A NEW YORK TIMES BESTSELLER
“A definitive report of a global in transition: I may not be by myself in returning to it for readability and comfort for many future years.” –Jia Tolentino, writer of Trick Reflect: Reflections on Self-Delusion
A New York Instances Ebook Review Editors’ Selection and a January 2020 IndieNext Select. An Amazon Highest Ebook of January. One of Vogue‘s 22 Books to Learn This Iciness, The Washington Post‘s 10 Books to Learn in January, ELLE’s 12 Highest Books to Learn in 2020, The New York Times‘s 12 Books to Learn in January, Esquire‘s 15 Highest Iciness Books, Paste‘s 10 So much Expected Nonfiction Books of 2020, and Entertainment Weekly‘s 50 So much Expected Books of 2020.
The prescient, web page-turning account of a adventure in Silicon Valley: a defining memoir of our virtual age
In her mid-twenties, at the peak of tech trade idealism, Anna Wiener―caught, broke, and searching for that means in her paintings, like several just right millennial–left a task in Ebook publishing for the promise of the brand new virtual financial system. She moved from New York to San Francisco, the place she landed at a large-knowledge startup within the center of the Silicon Valley bubble: a global of surreal extravagance, doubtful luck, and contemporary-confronted marketers hell-bent on domination, glory, and, in fact, progress.
Anna arrived amidst a major cultural shift, because the tech trade abruptly remodeled right into a locus of wealth and gear rivaling Wall Boulevard. However amid the corporate ski holidays and in-place of job speakeasies, boyish camaraderie and experience-or-die corporate fealty, a brand new Silicon Valley started to emerge: one in some distance over its head, one who enriched itself at the cost of the idyllic long term it claimed to be development.
Part coming-of-age-story, section portrait of an already-bygone technology, Anna Wiener’s memoir is a unprecedented first-individual glimpse into top-flying, reckless startup tradition at a time of unchecked ambition, unregulated surveillance, wild fortune, and accelerating political energy. With wit, candor, and center, Anna deftly charts the tech trade’s shift from self-appointed international savior to democracy-endangering legal responsibility, along an individual narrative of aspiration, ambivalence, and disillusionment.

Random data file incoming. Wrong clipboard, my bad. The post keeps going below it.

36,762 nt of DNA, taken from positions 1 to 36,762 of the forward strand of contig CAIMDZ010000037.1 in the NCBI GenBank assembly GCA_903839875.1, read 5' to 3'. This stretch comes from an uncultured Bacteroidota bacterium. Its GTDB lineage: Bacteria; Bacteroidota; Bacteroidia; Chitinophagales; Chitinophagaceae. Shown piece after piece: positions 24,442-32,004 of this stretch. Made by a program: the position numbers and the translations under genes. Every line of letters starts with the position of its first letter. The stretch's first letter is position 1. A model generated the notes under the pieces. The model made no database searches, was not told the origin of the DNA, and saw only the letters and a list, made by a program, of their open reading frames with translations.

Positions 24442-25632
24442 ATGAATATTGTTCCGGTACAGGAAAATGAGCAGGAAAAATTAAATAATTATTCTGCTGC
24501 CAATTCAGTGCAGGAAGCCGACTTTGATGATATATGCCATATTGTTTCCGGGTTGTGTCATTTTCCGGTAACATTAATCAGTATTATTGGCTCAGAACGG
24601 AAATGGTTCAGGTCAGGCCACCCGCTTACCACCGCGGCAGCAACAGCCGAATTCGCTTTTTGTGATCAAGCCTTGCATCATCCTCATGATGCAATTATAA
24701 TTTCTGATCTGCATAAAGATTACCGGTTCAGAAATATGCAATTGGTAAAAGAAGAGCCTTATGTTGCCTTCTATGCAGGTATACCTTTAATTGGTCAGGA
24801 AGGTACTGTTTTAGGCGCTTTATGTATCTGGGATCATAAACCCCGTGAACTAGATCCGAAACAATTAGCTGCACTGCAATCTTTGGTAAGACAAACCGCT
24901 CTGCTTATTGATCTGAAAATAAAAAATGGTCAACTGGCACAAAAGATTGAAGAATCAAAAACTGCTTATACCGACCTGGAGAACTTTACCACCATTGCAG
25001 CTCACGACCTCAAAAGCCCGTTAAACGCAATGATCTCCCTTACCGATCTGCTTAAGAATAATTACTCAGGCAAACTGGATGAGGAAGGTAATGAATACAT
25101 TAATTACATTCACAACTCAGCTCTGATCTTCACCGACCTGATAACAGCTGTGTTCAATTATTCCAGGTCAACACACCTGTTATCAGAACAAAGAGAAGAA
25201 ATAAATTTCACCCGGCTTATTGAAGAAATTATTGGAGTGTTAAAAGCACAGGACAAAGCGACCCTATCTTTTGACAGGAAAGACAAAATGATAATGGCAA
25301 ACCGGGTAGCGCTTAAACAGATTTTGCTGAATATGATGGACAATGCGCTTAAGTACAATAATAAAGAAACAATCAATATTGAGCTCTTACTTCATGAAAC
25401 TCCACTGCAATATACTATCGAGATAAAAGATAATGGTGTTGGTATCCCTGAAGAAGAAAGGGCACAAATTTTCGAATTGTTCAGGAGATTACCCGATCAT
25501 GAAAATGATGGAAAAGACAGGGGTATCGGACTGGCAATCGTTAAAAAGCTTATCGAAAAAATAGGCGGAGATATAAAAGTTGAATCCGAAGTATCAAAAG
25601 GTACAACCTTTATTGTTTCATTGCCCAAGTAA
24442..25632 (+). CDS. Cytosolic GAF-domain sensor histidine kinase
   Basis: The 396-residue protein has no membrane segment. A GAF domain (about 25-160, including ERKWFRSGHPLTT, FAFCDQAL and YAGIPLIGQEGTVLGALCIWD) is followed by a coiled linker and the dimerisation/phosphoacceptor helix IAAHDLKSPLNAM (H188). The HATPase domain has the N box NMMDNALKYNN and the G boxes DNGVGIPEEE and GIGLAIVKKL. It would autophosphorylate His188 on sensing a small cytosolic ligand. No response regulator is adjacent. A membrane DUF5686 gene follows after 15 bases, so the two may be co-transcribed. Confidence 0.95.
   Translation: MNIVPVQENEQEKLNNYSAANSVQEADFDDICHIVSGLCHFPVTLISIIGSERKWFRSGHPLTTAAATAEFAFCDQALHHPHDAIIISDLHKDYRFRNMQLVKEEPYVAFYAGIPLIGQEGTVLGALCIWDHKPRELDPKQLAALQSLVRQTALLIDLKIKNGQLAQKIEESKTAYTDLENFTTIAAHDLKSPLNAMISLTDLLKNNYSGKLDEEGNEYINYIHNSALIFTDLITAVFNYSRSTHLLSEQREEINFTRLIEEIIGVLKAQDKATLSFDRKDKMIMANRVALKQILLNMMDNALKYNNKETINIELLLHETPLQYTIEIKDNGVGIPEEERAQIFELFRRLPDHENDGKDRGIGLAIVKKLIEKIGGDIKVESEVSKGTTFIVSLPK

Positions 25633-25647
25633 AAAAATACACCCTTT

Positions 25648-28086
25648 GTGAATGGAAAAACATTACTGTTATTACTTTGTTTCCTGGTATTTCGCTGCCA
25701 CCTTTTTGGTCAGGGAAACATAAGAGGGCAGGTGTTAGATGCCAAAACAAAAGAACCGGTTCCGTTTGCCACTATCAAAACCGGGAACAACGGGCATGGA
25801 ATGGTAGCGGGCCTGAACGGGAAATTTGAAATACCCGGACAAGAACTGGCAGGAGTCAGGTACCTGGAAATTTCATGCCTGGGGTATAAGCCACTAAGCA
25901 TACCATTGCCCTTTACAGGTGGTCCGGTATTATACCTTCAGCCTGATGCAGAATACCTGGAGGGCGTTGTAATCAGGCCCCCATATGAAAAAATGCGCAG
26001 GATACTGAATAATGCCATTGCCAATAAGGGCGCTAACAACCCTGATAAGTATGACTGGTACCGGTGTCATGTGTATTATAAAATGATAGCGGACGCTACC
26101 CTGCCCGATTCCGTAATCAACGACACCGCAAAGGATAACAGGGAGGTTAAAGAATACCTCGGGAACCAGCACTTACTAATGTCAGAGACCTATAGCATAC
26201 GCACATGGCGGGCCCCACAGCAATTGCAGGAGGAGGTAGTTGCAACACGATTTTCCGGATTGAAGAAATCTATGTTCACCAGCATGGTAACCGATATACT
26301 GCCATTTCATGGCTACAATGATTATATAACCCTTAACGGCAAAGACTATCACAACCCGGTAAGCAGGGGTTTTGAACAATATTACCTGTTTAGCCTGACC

Unsparing and incisive, Uncanny Valley is a cautionary story, and a revelatory interrogation of a global reckoning with outcomes its unwitting designers are simplest starting to be mindful.
An Amazon Highest Ebook of January 2020: In her mid-twenties, Anna Wiener left her low-paying However lucrative-ish activity in New York publishing and bought her soul to Silicon Valley get started-up tradition. First she dipped her toe in by means of taking a task at a books-targeted tech corporate, However quickly she made the whole plunge, shifting West and becoming a member of a knowledge analytics corporate as an early worker. In her debut memoir, Wiener relays firsthand the juxtaposition of the intense wealth and poverty of San Francisco, So much memorably with an anecdote a couple of homeless guy dressed in the sweatshirt swag from her corporate. Her colleague’s reaction? “I’m wondering whose it was once. We’re no longer intended to offer away the hoodies.” Wiener isn’t right here to make pals, as she will get beautiful dish-y at the highs and lows of tech tradition. We see younger tech marketers with low EQ combat to run a sustainable industry, and extremely paid girls and boys performing badly in and across the Bay Space. Wiener’s observations and writing are razor sharp; she cleverly doesn’t title any corporations (Google is the “seek-engine large down in Mountain View”, Uber “an on-call for experience-sharing startup”), However they’re simply recognizable and make the reader really feel artful once they uncrack her code. This completely named memoir puts Wiener at the map as an astute documenter of our time. She’s now married her worlds and is writing approximately Silicon Valley, startup tradition and tech for nationwide guides. —Sarah Gelman, Amazon Ebook Review